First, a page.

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Darwin Correspondence Project

To John Maurice Herbert   [1 January 1837]

Sunday night.

My dear old Herbert.

As I have not seen you to wish you good bye in propriâ persona, I must do it, on paper for I suppose you will not be in Cambridge at the latter end of the week when I return;1 I do not know when I have spent a merrier evening than yesterdays— It was like the old time sitting by you & hearing prodigies— I shall not in a hurry forget your awful appearance as you lay on the sofa with a great snow ball in the place of your head.— Jem2 certainly victimized you in capital style.— I suppose we shall have the Gentleman in the Plaid Coat, hawking “this is the head of that well know character fellow of St Johns3 &c. & c” I certainly will put my name down for a proof before letters4 if there are such things— I was wishing so much that we had agreed to take a walk.— I went into Kings & heard Sauls dead March.— What a glorious sight the whole is— I never formerly knew how properly to admire it—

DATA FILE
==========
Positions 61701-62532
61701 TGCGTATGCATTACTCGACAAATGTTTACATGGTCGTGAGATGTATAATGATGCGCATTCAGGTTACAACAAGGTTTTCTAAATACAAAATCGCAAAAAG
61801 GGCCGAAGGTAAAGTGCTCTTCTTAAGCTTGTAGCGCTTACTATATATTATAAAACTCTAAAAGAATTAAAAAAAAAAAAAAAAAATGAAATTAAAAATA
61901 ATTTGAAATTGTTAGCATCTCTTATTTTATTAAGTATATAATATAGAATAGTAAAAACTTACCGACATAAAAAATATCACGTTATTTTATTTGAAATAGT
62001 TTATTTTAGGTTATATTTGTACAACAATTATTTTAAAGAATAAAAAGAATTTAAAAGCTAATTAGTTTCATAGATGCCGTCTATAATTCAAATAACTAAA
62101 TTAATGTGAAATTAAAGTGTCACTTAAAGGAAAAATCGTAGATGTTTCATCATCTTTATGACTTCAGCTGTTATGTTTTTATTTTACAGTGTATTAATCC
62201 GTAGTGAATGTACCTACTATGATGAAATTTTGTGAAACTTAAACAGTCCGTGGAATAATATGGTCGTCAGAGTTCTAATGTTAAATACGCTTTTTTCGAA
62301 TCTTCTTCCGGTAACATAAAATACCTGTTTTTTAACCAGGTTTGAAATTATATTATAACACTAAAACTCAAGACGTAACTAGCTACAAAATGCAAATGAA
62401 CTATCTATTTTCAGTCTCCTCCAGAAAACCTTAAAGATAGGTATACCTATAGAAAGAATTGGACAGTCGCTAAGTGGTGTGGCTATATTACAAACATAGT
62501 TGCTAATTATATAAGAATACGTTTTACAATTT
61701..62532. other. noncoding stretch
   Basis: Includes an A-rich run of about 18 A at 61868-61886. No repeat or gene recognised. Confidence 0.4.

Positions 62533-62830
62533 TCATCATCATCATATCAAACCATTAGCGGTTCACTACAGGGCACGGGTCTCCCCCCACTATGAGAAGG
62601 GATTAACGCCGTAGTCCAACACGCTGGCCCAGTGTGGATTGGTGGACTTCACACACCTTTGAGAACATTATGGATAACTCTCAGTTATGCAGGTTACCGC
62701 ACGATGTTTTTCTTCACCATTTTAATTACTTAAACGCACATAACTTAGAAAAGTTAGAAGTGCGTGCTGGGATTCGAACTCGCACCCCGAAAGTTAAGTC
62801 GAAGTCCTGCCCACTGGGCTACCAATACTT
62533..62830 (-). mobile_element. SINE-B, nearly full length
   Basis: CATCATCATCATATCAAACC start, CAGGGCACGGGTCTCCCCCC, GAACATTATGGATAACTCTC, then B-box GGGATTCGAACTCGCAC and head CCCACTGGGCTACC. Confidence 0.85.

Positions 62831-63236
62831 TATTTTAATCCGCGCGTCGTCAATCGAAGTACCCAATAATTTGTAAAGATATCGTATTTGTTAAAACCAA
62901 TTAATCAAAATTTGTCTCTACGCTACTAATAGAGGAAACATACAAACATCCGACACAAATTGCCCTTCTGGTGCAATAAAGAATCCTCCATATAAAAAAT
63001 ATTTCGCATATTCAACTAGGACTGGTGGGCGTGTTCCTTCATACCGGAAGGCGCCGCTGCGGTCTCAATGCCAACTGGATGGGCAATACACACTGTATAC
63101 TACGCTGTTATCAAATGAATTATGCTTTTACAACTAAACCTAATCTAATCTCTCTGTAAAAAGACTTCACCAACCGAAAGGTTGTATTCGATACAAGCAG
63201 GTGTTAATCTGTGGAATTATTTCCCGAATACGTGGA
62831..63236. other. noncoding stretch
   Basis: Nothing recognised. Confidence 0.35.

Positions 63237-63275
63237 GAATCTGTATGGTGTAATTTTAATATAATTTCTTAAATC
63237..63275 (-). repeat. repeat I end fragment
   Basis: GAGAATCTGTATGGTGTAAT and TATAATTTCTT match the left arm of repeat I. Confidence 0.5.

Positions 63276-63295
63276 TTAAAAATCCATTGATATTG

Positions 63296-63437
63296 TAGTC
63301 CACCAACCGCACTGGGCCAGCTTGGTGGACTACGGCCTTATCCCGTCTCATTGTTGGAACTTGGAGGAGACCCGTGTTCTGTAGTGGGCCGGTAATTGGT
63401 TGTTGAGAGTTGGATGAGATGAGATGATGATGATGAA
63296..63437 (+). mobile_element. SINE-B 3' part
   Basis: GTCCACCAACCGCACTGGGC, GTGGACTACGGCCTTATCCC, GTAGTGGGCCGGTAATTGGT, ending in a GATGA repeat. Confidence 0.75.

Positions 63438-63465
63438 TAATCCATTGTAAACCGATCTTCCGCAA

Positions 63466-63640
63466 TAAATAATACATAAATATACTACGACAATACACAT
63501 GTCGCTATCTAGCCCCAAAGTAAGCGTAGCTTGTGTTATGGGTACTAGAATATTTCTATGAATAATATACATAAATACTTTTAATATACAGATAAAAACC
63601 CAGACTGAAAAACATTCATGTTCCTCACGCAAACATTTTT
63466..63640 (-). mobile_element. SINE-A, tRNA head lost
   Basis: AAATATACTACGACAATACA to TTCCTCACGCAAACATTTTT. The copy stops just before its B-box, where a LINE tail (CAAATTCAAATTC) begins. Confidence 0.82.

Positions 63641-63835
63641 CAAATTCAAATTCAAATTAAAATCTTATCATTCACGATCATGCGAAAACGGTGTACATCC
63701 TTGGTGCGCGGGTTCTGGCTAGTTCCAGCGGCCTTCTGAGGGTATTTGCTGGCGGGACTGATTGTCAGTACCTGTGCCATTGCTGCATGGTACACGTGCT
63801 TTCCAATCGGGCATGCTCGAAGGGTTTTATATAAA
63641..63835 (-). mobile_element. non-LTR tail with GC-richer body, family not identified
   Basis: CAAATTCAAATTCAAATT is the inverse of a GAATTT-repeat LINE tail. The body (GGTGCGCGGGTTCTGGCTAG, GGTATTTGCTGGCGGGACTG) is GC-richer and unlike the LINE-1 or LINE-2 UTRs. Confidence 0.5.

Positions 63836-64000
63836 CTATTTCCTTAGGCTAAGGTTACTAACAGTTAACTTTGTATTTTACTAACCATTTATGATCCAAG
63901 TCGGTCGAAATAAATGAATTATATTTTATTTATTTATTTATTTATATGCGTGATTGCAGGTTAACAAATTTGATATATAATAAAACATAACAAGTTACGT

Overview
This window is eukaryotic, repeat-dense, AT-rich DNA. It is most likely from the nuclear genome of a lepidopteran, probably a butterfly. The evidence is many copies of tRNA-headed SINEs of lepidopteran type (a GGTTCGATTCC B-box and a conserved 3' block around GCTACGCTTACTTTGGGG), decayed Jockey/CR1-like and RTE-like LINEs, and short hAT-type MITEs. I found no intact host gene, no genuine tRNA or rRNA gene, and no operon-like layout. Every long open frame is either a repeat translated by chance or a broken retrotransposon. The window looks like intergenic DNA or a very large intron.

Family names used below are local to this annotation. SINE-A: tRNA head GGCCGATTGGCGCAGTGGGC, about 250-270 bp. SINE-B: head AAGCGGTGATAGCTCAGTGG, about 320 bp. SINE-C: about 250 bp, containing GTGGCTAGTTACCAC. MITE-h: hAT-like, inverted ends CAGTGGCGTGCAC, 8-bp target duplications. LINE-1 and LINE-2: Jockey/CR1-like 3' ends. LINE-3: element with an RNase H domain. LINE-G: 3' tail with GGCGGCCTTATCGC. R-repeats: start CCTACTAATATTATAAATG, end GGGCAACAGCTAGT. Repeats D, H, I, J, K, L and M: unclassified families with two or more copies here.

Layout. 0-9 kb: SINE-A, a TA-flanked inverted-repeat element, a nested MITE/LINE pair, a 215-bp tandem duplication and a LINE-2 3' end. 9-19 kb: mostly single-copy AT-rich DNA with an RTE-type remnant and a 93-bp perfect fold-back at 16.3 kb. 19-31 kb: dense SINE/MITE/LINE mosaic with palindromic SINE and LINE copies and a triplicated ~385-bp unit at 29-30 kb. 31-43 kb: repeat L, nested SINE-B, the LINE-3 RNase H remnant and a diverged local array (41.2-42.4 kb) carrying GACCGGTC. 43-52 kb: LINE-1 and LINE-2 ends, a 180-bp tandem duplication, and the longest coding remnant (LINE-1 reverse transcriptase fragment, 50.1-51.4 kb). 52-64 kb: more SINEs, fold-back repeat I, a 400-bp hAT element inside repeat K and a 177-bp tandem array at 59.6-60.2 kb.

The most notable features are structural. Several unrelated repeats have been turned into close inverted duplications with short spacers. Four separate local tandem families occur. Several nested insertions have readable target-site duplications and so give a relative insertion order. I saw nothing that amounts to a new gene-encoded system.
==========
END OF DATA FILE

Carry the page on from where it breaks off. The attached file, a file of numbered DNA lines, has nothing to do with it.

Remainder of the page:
Adios, you best of good old Fellows. Chas. Darwin. 3. Fitzwilliam St. 5


On 4 January 1837, CD read his paper on ‘Observations of proofs of recent elevation on the coast of Chili’ to the Geological Society of London (Collected papers 1: 41–3).
James Richard Holden.
Herbert had been elected Fellow of St John’s College, Cambridge in 1832 (Alum. Cantab.).
Proofs made from the plates of an engraving before the ordinary printing.
Now 22 Fitzwilliam Street, Cambridge, where CD lived until March 1837.


Enjoyed the merry evening with JMH.

Letter details

Letter no.
Charles Robert Darwin
John Maurice Herbert
Sent from
London, Fitzwilliam St, 3
Source of text
Natural History Museum
Physical description

Please cite as

Darwin Correspondence Project, “Letter no. 339,” accessed on 25 May 2018,

Also published in The Correspondence of Charles Darwin, vol. 2